Set in a small town in the Southwest, a soulful work of literary noir rife with vengeance and contrition from a fresh voice in fiction—the author of the highly acclaimed The Terror of Living
Life hasn't worked out the way Ray Lamar planned. A widower who's made some tragic mistakes, he's got one good thing going for him: he's calm and efficient under pressure, usually with a gun in his hand. A useful skill to have when you're paid to hurt people who stand in your boss's way.
But Ray isn't sure he wants to be that man anymore. He wants to go home and see the son he hopes will recognize him. He wants to make a new life far from the violence of the last ten years, and he believes that one last job will take him there. A job that should be simple, easy, clean.
Ray knows there's no such thing as easy, and sure enough, the first day ends in a catastrophic mess. Now the runners who have always moved quietly through this desert town on the Mexican border want answers. And revenge. Short on time, with no one to trust but himself, Ray must come up with a plan, or else Coronado, New Mexico's lady sheriff will have a vicious bloodbath on her hands.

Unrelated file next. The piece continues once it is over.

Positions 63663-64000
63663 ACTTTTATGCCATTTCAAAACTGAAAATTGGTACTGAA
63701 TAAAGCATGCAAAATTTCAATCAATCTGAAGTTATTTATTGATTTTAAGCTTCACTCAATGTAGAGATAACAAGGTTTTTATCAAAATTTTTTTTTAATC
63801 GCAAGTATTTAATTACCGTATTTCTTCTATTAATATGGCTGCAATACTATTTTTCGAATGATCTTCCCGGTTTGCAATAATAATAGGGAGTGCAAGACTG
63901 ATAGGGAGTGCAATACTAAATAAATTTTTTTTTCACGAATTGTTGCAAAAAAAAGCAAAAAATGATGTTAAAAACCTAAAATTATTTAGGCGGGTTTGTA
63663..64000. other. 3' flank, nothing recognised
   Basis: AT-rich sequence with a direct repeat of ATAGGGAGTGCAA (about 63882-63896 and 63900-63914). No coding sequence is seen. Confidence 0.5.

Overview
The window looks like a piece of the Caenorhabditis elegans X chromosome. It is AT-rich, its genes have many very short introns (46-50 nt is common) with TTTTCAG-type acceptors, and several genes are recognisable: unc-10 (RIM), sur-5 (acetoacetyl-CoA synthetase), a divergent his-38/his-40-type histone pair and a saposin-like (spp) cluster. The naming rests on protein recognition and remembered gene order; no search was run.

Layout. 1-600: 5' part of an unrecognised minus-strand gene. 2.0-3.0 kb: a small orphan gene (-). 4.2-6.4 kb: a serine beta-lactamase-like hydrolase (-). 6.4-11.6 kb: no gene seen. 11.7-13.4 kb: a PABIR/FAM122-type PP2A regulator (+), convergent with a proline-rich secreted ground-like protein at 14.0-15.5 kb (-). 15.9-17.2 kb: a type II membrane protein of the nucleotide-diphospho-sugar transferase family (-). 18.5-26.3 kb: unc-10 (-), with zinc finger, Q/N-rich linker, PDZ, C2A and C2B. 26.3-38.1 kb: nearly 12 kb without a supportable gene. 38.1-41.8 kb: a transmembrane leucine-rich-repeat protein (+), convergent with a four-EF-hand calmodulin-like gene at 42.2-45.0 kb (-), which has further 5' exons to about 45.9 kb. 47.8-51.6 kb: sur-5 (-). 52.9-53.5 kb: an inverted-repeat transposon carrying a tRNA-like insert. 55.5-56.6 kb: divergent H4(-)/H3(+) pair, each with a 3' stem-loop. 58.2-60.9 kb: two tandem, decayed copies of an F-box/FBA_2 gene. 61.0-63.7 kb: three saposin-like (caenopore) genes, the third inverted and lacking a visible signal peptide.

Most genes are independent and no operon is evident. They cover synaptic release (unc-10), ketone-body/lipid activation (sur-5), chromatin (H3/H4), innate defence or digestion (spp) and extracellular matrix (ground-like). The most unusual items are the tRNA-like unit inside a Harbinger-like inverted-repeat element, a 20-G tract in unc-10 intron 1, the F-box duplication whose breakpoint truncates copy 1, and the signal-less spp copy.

Set in a town once rich with oil, now forgotten and struggling, The Carrion Birds is filled with refreshingly realistic and vulnerable characters. With its masterfully orchestrated suspense and unexpected bursts of lyricism, this is a remarkably unsettling and indelible work in the tradition of Cormac McCarthy, Elmore Leonard, and Dennis Lehane.